How Your Pet’s Mental Health Affects Their Overall Well-Being
It’s no secret that mental and physical health are tied closely together in people, and the same holds true for pets. Many pets with mental health problems like boredom, anxiety, fear, and stress are also more likely to have physical health problems. Here are a few of the most common health issues brought on by emotional distress that we see in pets.
#1: Destructive behaviors
When we ask our pets to stay home alone for eight or more hours every day and fail to provide ample enrichment, they become bored and stressed. The saying, “A tired dog is a happy dog,” applies especially to high-energy dogs. Dogs who are meant to work and perform a job quickly become bored with a couch-potato life, which leads them to look for an outlet for their pent-up energy. Most of the time, that outlet is some kind of destructive behavior, like barking too much, chewing on furniture, scratching at doors or walls, or experiencing aggression due to frustration.
#2: Idiopathic cystitis
Although cats appear self-sufficient and strong, they can be fragile. Boredom from a lack of enrichment and play, stress from household changes—cats greatly dislike change—or fear of a bullying housemate can disturb your cat enough to trigger bladder inflammation. Idiopathic cystitis is a painful disease that causes cats to urinate in the wrong places. It is common in young cats. Adult cats who have timid personalities and tend to hide when guests visit, avoid socializing, and lack routine playtime are most prone to developing idiopathic cystitis.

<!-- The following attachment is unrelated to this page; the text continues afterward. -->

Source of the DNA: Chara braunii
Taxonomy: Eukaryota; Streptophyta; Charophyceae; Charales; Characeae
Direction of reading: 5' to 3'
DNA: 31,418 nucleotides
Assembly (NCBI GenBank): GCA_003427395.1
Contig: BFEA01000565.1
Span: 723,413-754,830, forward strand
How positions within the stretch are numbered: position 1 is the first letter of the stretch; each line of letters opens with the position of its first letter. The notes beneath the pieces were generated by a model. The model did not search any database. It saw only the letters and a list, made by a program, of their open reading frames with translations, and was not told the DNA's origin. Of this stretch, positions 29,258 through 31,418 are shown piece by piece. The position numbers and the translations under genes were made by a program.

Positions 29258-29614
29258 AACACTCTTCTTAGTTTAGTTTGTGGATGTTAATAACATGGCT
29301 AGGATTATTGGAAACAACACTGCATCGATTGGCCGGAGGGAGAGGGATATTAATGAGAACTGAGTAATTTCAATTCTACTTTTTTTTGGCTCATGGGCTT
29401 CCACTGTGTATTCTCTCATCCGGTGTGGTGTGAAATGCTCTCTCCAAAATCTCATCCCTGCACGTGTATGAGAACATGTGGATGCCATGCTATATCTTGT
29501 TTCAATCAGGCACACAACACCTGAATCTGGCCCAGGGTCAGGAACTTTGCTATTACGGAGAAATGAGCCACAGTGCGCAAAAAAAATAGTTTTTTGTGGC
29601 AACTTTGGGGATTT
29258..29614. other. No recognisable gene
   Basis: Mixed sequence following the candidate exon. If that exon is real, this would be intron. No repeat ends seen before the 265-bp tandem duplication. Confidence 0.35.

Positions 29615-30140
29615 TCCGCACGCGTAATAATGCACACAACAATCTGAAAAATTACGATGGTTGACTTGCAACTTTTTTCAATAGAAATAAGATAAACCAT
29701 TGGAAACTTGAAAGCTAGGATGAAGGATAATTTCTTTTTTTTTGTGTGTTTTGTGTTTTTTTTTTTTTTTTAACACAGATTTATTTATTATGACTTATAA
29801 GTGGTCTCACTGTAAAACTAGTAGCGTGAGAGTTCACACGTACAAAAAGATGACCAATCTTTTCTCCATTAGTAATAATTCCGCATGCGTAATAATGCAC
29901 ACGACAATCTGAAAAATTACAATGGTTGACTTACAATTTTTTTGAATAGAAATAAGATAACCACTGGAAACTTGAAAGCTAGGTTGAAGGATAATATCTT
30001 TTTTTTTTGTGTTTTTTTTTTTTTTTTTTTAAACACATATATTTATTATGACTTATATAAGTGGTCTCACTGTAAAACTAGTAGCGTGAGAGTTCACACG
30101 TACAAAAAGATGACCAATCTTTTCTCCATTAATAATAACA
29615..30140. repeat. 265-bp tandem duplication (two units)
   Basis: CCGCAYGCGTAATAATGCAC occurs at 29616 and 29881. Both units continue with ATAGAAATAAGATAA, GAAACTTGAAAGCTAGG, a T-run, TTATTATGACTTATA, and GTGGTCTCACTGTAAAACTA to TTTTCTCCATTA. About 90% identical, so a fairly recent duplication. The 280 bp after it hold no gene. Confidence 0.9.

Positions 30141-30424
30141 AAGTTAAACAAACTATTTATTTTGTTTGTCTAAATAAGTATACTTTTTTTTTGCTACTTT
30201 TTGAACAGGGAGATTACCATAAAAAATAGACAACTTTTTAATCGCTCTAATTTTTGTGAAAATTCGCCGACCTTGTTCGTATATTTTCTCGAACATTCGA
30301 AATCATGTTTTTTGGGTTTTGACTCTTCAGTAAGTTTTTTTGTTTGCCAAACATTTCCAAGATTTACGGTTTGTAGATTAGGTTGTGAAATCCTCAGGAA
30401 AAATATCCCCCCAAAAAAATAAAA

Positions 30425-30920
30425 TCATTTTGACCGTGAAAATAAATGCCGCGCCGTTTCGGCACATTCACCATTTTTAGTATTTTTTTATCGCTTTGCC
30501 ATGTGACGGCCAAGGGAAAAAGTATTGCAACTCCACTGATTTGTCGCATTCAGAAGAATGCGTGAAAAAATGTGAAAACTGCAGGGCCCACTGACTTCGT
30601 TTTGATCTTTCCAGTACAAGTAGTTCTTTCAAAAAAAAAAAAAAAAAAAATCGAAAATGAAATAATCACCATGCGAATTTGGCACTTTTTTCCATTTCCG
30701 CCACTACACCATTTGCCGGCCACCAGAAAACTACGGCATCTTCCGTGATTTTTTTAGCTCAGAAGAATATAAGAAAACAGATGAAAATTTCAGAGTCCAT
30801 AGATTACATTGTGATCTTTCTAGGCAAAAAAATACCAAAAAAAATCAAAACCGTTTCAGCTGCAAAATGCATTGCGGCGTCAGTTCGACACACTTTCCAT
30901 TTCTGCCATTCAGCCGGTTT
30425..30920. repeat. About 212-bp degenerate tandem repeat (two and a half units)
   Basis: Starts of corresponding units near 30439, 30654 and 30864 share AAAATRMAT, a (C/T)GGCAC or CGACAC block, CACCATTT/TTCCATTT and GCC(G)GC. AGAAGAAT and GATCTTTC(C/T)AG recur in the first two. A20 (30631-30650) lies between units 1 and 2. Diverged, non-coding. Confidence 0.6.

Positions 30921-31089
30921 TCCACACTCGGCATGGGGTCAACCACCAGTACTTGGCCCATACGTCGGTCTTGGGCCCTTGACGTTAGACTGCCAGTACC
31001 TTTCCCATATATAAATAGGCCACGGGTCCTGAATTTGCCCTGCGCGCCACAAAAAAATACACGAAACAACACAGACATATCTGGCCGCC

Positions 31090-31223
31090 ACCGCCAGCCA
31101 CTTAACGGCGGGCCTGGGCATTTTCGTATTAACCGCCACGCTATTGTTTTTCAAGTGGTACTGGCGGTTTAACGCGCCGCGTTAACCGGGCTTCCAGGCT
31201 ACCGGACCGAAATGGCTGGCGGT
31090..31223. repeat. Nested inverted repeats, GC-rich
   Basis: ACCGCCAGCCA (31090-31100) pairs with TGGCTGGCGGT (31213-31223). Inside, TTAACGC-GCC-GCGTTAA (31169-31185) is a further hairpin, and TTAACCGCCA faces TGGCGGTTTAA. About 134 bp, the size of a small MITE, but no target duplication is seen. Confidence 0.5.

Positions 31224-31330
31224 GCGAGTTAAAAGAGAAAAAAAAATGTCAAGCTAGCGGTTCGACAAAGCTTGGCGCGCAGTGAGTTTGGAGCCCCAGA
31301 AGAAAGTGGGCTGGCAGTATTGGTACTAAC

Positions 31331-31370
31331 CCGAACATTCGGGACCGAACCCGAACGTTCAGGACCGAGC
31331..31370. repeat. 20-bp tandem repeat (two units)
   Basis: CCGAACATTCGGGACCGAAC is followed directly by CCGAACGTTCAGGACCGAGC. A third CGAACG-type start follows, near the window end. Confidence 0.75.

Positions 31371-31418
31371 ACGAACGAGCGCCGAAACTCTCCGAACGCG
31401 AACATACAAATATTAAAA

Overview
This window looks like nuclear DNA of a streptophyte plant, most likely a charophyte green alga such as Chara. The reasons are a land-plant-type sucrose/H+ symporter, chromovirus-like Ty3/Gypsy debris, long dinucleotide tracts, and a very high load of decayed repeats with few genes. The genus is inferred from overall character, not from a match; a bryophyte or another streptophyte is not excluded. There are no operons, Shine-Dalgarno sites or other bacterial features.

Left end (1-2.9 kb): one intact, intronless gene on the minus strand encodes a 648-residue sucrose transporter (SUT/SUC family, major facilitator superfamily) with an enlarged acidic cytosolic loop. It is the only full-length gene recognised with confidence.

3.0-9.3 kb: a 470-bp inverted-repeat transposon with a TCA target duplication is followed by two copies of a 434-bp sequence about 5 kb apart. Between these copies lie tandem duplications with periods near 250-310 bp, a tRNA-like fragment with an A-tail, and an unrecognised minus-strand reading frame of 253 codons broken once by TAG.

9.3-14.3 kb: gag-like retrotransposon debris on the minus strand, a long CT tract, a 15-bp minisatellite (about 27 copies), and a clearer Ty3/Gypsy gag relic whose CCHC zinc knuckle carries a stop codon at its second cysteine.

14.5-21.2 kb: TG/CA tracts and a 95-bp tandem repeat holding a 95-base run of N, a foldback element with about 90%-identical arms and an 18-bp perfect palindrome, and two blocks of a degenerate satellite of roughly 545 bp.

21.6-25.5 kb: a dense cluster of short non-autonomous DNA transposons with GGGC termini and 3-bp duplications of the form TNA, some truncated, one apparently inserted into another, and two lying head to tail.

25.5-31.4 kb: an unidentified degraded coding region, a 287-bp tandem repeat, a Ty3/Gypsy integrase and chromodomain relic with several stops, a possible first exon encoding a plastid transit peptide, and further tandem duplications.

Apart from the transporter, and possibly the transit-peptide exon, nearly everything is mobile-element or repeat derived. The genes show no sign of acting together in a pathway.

#3: Excessive grooming
Pets who are bored or stressed can develop bad habits, such as overgrooming. Dogs frequently lick their paws obsessively, while cats will pull out their fur and may suffer from excessive hairballs. Overgrooming is often seen when the family is home and everyone is relaxing for the evening, which is when your pet begins their own routine to unwind.
If you sat at a never-ending food buffet and had absolutely nothing else to occupy your time, you’d likely overeat. The same is true for pets, especially cats, who receive little or no environmental enrichment that physically and mentally stimulates them. Encourage your pet to work for their daily meals by using food puzzles, hiding small meal portions throughout your home, and asking them to perform tricks for their kibble. The additional exercise required to work for their meals will not only stimulate your pet, but also help them maintain a healthy body weight and avoid falling into a vicious cycle of overeating, inactivity, and obesity.
Do you think your pet may be exhibiting signs of boredom, stress, or anxiety? Schedule an appointment with your veterinarian to boost your furry friend’s mental and overall well-being.